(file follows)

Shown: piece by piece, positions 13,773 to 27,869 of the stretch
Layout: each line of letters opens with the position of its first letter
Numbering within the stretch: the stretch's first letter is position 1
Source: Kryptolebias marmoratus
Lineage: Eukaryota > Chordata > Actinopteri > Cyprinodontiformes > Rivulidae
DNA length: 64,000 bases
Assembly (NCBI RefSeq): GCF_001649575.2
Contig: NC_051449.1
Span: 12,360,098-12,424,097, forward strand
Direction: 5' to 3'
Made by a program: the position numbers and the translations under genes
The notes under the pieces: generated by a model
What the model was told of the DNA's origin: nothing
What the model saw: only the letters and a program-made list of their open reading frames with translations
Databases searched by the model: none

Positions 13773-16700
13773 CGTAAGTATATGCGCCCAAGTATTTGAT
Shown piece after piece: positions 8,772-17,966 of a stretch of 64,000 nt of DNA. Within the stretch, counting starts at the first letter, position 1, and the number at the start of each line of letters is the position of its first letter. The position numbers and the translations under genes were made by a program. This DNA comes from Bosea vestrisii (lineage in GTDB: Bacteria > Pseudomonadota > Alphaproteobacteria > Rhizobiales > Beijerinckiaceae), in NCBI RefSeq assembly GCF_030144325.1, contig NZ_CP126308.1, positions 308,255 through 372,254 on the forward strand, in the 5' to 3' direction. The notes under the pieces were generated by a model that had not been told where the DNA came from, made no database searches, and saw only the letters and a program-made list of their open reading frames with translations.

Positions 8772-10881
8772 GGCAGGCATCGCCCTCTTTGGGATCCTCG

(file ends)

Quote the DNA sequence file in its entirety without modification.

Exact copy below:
Shown: piece by piece, positions 13,773 to 27,869 of the stretch
Layout: each line of letters opens with the position of its first letter
Numbering within the stretch: the stretch's first letter is position 1
Source: Kryptolebias marmoratus
Lineage: Eukaryota > Chordata > Actinopteri > Cyprinodontiformes > Rivulidae
DNA length: 64,000 bases
Assembly (NCBI RefSeq): GCF_001649575.2
Contig: NC_051449.1
Span: 12,360,098-12,424,097, forward strand
Direction: 5' to 3'
Made by a program: the position numbers and the translations under genes
The notes under the pieces: generated by a model
What the model was told of the DNA's origin: nothing
What the model saw: only the letters and a program-made list of their open reading frames with translations
Databases searched by the model: none

Positions 13773-16700
13773 CGTAAGTATATGCGCCCAAGTATTTGAT
Shown piece after piece: positions 8,772-17,966 of a stretch of 64,000 nt of DNA. Within the stretch, counting starts at the first letter, position 1, and the number at the start of each line of letters is the position of its first letter. The position numbers and the translations under genes were made by a program. This DNA comes from Bosea vestrisii (lineage in GTDB: Bacteria > Pseudomonadota > Alphaproteobacteria > Rhizobiales > Beijerinckiaceae), in NCBI RefSeq assembly GCF_030144325.1, contig NZ_CP126308.1, positions 308,255 through 372,254 on the forward strand, in the 5' to 3' direction. The notes under the pieces were generated by a model that had not been told where the DNA came from, made no database searches, and saw only the letters and a program-made list of their open reading frames with translations.

Positions 8772-10881
8772 GGCAGGCATCGCCCTCTTTGGGATCCTCG